How do I know how many serves my child should have a day?

The serves per day your child needs from the Five Food Groups will depend on their age, gender, height, weight and physical activity levels. For meal ideas and advice on how to apply the serve sizes to your child’s diet, please go to the Department of Health’s website.

How do I read food labels?

Food labels can be confusing, however knowing what nutritional information to look for can help you make the right decisions in terms of avoiding unnecessary fats, added salt and added sugars and make the best choices for your family’s health.

Labels on most packaged foods must meet strict requirements in terms of food additive listings and food storage instructions, and the most important food label in terms of choosing healthy food is the Nutrition Information Panel.

This offers the simplest way of choosing healthier foods and can also be used to decide how large one serve of a Food Group or discretionary food choice (the ones best eaten in only small amounts) would be, and whether it is ‘kilojoule worthy’. The panel enables you to compare similar packaged foods and to decide which of them contains less saturated fat, salt, added sugars and kilojoules per 100gm.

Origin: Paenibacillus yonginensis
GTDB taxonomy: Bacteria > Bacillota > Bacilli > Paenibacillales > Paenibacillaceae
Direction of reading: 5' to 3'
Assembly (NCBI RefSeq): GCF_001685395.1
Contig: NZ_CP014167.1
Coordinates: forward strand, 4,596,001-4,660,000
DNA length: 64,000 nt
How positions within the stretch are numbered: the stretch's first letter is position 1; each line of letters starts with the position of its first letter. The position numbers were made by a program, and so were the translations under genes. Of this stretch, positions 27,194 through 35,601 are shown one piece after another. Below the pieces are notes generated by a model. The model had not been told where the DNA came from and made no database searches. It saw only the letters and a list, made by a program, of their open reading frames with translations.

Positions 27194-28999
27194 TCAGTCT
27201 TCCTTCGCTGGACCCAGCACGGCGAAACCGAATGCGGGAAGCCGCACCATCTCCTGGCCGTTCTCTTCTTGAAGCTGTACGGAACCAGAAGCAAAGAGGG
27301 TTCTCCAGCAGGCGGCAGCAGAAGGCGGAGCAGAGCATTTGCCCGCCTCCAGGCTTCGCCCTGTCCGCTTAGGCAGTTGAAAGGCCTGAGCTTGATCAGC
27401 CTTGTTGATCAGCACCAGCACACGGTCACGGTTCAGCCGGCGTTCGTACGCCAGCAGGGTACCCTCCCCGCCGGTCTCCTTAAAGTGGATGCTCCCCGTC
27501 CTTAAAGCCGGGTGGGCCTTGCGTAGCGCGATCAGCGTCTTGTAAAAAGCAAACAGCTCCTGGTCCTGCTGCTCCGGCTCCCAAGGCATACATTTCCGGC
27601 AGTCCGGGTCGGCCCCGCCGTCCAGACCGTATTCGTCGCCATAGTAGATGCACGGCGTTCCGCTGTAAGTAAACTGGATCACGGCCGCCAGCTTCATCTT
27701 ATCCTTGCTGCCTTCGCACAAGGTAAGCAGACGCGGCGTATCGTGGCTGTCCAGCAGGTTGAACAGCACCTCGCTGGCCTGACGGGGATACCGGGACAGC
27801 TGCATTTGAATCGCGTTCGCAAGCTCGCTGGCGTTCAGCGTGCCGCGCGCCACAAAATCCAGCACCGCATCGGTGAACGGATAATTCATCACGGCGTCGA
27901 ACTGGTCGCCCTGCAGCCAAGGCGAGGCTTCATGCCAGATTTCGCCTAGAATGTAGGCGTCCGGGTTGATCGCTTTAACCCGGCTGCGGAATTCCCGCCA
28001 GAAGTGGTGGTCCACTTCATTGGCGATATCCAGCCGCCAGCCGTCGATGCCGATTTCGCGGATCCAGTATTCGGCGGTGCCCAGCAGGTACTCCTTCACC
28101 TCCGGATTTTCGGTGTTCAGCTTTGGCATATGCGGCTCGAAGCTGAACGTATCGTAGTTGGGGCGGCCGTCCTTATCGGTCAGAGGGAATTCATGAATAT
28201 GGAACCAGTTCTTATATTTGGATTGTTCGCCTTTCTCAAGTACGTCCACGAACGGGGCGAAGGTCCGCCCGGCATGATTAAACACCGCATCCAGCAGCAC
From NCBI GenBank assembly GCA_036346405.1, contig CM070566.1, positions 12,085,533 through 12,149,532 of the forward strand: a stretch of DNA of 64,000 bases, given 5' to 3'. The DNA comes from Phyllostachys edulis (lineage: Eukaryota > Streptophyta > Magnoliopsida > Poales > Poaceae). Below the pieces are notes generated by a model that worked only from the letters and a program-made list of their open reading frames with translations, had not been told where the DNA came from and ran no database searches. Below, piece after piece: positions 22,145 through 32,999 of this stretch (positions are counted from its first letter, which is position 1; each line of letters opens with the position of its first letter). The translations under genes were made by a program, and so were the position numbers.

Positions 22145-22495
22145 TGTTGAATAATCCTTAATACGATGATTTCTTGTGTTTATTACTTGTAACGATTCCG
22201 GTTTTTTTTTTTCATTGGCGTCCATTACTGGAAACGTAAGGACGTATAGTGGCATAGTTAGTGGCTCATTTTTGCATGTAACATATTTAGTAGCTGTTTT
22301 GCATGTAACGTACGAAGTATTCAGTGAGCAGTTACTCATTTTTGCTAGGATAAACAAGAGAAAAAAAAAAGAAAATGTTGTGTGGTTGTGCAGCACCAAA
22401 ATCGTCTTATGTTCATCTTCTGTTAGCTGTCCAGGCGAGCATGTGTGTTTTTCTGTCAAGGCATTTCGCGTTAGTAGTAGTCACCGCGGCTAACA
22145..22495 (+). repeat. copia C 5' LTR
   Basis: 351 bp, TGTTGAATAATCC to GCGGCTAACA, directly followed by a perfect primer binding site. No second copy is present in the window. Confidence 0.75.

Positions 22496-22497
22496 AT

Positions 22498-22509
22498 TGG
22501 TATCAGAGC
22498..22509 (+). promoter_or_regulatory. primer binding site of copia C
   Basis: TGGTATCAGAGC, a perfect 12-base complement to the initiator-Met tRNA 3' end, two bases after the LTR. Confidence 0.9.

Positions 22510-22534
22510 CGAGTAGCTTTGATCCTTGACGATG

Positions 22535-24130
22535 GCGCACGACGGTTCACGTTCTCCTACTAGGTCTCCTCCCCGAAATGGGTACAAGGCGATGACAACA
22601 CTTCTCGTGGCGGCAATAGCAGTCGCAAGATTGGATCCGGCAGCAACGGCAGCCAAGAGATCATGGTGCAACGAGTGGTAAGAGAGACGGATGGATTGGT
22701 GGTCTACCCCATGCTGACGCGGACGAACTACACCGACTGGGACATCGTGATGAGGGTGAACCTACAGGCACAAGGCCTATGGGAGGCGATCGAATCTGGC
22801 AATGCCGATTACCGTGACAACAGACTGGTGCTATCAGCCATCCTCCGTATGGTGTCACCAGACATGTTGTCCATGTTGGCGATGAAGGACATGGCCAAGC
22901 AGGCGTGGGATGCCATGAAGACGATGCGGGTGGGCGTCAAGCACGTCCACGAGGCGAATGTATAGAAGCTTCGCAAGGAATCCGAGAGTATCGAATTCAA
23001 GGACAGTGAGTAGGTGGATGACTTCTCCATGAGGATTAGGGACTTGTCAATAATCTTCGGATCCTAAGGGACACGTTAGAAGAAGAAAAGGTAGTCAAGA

Other useful tools for gauging the nutritional value of packaged foods are the Health Star Rating system, the Ingredients List and the Percentage Daily Intake figures. More information about these can be found on the Department of Health’s website.

What are healthy fats?

Not all fats are bad. A certain amount of fat is an essential part of a healthy balanced diet, and we need fat for our nerves, brain and skin cells, to protect vital organs in the body and to help to control our body temperature. Fat also provides us with energy and adds taste and texture to our food.

However, it’s the type and the amount of fat that children eat that’s important. Children whose diets contain too many ‘bad fats’ are more likely to have higher cholesterol levels and could be at risk of developing heart disease later in life.

Saturated and Trans Fats

These are considered less healthy for us than other types of fat because they raise blood cholesterol, and can increase the risk of heart disease in later years. These are found in:

  • Fatty meats
  • Full fat dairy products like milk, cheese and cream
  • Butter
  • Coconut and palm oil
  • Deep-fried takeaway foods
  • Commercially baked products like biscuits and pastries

Polyunsaturated Fats

These are a better for the body as they can help reduce blood cholesterol. There are two types of polyunsaturated fats, Omega-3 and Omega-6, and both are healthier alternatives to saturated fats. These are found in:

  • Sunflower, safflower and soybean oils
  • Fish
  • Legumes
  • Nuts and seeds

Monounsaturated Fats

These can lower blood cholesterol, and are found in:

  • Canola oil
  • Olive oil
  • Avocado
  • Nuts and seeds